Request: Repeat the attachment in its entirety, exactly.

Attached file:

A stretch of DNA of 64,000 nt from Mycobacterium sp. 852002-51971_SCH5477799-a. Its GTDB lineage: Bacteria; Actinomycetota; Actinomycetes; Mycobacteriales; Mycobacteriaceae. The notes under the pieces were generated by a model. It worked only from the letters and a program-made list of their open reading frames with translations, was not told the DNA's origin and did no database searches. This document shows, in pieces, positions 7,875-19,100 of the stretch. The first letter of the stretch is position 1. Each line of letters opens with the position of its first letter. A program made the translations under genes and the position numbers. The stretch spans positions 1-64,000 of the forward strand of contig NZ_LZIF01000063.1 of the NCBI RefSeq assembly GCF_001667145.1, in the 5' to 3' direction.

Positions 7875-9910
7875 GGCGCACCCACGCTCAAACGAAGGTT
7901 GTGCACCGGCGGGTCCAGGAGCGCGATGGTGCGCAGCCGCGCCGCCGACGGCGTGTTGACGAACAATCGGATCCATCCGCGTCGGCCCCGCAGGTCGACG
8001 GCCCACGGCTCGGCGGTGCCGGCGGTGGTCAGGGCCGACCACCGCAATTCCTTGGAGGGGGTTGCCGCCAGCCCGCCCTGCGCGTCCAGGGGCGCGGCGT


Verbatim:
A stretch of DNA of 64,000 nt from Mycobacterium sp. 852002-51971_SCH5477799-a. Its GTDB lineage: Bacteria; Actinomycetota; Actinomycetes; Mycobacteriales; Mycobacteriaceae. The notes under the pieces were generated by a model. It worked only from the letters and a program-made list of their open reading frames with translations, was not told the DNA's origin and did no database searches. This document shows, in pieces, positions 7,875-19,100 of the stretch. The first letter of the stretch is position 1. Each line of letters opens with the position of its first letter. A program made the translations under genes and the position numbers. The stretch spans positions 1-64,000 of the forward strand of contig NZ_LZIF01000063.1 of the NCBI RefSeq assembly GCF_001667145.1, in the 5' to 3' direction.

Positions 7875-9910
7875 GGCGCACCCACGCTCAAACGAAGGTT
7901 GTGCACCGGCGGGTCCAGGAGCGCGATGGTGCGCAGCCGCGCCGCCGACGGCGTGTTGACGAACAATCGGATCCATCCGCGTCGGCCCCGCAGGTCGACG
8001 GCCCACGGCTCGGCGGTGCCGGCGGTGGTCAGGGCCGACCACCGCAATTCCTTGGAGGGGGTTGCCGCCAGCCCGCCCTGCGCGTCCAGGGGCGCGGCGT